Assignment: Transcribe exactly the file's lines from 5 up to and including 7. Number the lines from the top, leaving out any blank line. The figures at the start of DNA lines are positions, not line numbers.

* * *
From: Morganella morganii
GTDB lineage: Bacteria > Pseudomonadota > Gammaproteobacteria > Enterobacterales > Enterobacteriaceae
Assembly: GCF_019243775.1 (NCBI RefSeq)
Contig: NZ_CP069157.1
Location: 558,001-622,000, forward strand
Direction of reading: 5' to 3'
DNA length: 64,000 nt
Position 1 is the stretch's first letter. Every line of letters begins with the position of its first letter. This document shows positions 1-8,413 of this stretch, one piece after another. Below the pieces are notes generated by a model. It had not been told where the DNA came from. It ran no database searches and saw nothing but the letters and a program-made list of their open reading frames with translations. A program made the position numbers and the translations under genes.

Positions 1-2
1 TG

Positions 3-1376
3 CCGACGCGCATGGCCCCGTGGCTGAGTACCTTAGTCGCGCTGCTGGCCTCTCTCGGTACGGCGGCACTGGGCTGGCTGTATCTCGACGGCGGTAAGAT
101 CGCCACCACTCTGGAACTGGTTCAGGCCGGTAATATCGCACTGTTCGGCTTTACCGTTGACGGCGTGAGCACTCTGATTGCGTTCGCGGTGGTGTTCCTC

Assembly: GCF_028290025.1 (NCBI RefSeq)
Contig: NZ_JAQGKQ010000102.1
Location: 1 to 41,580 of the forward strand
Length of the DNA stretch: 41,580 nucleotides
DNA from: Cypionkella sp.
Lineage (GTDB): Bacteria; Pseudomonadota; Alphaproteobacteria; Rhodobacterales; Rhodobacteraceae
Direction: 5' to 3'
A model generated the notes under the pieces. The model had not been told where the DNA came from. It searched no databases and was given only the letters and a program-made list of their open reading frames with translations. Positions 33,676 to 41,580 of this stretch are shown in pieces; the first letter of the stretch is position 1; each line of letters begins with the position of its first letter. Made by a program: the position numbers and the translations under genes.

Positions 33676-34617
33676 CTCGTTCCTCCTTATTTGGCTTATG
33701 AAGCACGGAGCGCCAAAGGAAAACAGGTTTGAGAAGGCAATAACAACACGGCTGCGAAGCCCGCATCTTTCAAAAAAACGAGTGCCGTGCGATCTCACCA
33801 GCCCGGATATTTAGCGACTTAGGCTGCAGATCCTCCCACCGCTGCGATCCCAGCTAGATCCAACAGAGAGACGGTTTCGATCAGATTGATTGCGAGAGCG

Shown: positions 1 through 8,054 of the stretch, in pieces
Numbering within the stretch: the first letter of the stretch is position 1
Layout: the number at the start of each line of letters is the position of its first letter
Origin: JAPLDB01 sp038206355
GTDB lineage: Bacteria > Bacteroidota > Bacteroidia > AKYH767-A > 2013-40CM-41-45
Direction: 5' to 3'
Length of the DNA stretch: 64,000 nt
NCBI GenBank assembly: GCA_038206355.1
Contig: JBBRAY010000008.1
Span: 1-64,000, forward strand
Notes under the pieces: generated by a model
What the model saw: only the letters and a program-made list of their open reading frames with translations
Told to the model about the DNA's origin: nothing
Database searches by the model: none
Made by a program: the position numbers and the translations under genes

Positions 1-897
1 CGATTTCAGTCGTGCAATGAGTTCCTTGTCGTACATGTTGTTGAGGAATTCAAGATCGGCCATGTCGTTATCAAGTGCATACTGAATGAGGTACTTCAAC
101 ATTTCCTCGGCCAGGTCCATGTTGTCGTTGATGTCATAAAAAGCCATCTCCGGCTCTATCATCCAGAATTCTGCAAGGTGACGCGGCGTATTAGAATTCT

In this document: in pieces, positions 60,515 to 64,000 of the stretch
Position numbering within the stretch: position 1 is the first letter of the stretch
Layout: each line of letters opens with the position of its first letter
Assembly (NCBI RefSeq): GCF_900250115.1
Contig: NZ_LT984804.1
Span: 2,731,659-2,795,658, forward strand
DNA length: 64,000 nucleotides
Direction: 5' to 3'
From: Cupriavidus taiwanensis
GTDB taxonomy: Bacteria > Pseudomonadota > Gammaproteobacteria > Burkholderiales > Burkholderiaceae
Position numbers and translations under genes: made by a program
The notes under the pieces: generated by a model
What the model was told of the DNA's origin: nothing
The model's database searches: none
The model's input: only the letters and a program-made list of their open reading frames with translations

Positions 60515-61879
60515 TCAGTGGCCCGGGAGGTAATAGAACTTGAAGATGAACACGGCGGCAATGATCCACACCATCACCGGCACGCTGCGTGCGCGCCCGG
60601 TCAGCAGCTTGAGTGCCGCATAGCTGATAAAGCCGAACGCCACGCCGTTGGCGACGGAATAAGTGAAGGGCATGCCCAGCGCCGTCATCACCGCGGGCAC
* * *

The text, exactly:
Location: 558,001-622,000, forward strand
Direction of reading: 5' to 3'
DNA length: 64,000 nt